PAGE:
In the theory of ITIL, there are 5 lifecycles, 26/28 processes (depending on what is defined as a process), several functions, and many more roles. In some places, it clearly mentions what comes first, but in others - the practical understanding is far from reach.
In my 9 years of experience working with clients who have asked this question again and again, I have realized that there is no perfect answer to these questions.
But there is an approach that makes a little more sense than others.
Join me as I share this sequential approach to ITSM, how I formulated it during my journey with the clients, and how it still continues to evolve.
Follow my thoughts on http://saurabhdubey.org/theProfessional/?cat=4 and @dubeysaurabh
Title: Welcome to the Post-ITSM era
ITSM remains the dominant IT service worldview right now, but as was the case with other once-dominant paradigms – for example Ptolemaic astronomy (the earth at the centre of the universe) – it may be superseded by another, better view.
Using my other area of knowledge (work psychology) I'm going to describe the structural flaws in the philosophies that underlie ITSM. Then, knitting together strands of psychology, philosophy, complexity science and the history of personal computing technology, I will propose a new and futuristic approach to IT service, which combines the best of the old with new learnings from various fields..
Why is this important? Well, many in "the business" see the old way of doing corporate IT service as increasingly outdated in the face of rapid technology-led change such as XaaS, BYOD, Social IT etc. Thinking about new paradigms is extremely important at this time.
The IT Survival Handbook
How to successfully deliver and support the customers of an IT department with just pen, paper, yellow stickies, no special knowledge, no spare resources, and no funding..... but a whole tablespoon of common sense - yes Agile IT for pragmatists and HOW NOT TO DO ITSM.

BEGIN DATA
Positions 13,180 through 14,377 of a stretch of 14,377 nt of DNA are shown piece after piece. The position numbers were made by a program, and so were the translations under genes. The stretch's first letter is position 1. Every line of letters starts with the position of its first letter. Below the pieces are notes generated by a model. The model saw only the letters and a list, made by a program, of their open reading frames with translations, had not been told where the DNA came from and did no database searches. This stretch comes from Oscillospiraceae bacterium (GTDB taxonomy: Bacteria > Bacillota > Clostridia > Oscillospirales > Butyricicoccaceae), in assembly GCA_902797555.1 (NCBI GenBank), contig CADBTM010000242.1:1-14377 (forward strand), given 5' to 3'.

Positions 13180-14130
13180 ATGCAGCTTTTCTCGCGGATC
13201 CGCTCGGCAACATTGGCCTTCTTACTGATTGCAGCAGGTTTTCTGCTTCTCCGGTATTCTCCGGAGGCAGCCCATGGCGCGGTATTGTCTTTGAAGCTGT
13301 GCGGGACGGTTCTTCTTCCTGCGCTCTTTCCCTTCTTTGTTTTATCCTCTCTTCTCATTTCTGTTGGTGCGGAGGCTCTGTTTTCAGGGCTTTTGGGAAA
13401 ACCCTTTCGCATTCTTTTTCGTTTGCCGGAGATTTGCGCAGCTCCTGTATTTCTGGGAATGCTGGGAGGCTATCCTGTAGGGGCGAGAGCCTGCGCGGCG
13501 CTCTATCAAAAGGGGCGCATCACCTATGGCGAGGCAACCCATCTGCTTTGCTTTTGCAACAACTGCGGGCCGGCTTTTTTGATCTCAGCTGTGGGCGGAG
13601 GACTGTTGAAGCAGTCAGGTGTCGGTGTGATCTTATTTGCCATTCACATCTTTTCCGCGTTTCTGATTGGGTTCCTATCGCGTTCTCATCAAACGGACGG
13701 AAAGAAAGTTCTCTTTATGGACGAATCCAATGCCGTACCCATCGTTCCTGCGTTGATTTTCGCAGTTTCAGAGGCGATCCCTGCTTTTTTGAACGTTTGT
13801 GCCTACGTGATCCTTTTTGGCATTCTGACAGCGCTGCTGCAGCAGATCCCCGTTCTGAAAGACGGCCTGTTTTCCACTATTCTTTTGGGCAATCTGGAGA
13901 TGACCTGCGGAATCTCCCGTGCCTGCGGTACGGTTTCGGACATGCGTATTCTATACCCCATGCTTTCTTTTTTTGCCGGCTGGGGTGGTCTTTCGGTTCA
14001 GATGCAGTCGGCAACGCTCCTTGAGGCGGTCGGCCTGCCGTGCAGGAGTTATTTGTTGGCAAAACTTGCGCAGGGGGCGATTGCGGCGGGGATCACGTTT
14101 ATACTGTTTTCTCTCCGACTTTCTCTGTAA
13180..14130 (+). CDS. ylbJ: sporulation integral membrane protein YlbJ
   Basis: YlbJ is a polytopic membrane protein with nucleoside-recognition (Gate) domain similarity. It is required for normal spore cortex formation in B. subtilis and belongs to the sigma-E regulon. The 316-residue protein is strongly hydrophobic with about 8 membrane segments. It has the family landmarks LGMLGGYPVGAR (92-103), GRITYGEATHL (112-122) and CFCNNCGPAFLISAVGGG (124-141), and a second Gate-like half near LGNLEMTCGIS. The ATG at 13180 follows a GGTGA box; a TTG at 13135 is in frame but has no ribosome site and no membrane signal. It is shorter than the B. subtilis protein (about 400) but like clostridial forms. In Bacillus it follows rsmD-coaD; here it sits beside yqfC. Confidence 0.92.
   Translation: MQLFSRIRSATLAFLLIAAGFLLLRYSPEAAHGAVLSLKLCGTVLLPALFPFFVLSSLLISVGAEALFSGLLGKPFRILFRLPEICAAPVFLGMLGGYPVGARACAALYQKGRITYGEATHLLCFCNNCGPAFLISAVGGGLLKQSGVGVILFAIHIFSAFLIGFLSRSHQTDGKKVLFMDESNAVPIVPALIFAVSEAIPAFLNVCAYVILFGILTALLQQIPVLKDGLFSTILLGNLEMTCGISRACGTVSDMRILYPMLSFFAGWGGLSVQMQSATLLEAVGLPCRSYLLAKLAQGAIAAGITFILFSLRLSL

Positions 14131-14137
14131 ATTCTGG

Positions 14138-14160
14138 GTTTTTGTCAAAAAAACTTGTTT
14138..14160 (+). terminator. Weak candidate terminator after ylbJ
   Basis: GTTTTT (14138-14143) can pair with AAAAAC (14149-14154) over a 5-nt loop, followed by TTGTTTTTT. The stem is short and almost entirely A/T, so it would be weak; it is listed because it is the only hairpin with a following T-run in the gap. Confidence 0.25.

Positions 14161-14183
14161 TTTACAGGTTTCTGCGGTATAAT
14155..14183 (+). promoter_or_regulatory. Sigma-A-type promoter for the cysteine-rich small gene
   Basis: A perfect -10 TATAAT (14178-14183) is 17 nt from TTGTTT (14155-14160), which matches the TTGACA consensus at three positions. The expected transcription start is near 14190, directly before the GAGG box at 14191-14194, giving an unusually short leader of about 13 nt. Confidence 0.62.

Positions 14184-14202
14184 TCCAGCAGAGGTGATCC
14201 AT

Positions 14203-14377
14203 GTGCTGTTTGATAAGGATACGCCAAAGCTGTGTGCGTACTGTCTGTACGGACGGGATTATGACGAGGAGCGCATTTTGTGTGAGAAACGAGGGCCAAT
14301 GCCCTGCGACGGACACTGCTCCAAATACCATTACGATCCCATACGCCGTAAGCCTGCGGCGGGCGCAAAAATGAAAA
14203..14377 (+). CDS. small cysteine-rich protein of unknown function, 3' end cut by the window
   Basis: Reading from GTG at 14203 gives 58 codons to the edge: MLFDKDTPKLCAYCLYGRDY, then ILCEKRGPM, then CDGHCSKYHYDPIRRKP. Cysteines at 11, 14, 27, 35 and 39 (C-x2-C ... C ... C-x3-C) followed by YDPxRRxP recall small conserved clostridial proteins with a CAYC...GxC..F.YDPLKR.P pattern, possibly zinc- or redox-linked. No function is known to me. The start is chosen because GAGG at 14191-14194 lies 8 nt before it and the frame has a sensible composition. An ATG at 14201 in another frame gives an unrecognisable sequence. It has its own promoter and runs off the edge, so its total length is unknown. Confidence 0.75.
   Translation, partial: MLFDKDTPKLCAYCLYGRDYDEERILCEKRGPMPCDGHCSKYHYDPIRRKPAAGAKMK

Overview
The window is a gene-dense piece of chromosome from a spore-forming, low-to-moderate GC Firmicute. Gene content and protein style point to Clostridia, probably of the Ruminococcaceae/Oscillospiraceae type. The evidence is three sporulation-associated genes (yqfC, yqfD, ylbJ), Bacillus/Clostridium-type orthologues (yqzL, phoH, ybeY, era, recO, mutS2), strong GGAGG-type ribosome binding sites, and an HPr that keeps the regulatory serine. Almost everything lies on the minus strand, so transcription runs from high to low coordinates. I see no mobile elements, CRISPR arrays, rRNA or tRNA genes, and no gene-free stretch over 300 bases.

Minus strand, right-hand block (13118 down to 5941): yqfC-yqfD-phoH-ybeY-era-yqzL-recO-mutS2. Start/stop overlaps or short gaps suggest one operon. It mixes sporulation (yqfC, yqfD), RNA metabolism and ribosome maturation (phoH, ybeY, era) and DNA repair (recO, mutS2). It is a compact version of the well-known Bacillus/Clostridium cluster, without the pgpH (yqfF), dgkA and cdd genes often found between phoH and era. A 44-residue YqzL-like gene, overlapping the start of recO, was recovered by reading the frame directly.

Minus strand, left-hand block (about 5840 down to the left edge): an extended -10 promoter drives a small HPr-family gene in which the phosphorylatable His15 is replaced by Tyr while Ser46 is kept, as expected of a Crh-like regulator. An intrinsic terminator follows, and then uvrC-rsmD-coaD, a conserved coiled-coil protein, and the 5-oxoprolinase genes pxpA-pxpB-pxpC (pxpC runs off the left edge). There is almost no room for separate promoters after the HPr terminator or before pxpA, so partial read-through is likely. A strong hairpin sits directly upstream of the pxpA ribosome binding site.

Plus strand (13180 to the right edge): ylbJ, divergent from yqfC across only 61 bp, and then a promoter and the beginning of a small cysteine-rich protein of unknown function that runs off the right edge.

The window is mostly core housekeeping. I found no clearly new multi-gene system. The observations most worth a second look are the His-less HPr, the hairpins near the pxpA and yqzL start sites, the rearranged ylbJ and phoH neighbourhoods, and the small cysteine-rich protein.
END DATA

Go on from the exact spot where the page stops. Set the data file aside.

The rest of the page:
Includes top 10 things you have been told you need - that you don't, including - CDMB, Incident Management, Service Catalog, and a Service Portfolio...
The concept of IT as customer service is useful and valuable. At the time it was introduced it was also revolutionary. The current ITSM framework is solidly based on the customer service concept. Some people have even suggested that we should take the IT away from ITSM and concentrate on just Service Management.
I have been considering the opposite direction, taking the S out of ITSM. The customer service concept is based on three things. There is a customer, a service provider and a service. The customer wants something to happen and the service provider is willing and able to do it. The final step is defining the work as a service by setting limitations to it. For example if you hire somebody to clean your house, you have a cleaner, if you hire somebody to cook your meals, you have a cook and if you hire somebody to sleep with you, you have a prostitute. (If you have a person who does all three things, you have a spouse and that is not customer service.)
The Service is the boundary between IT and the Business and the SLA governs it.
There are important developments which are breaking the customer service concept. One is the partnership model. In it IT and the business work together for common goals. IT does not provide a service but does whatever is needed to reach the goal. IT may take on business roles and business can do IT work.
Culture Eats Process for Lunch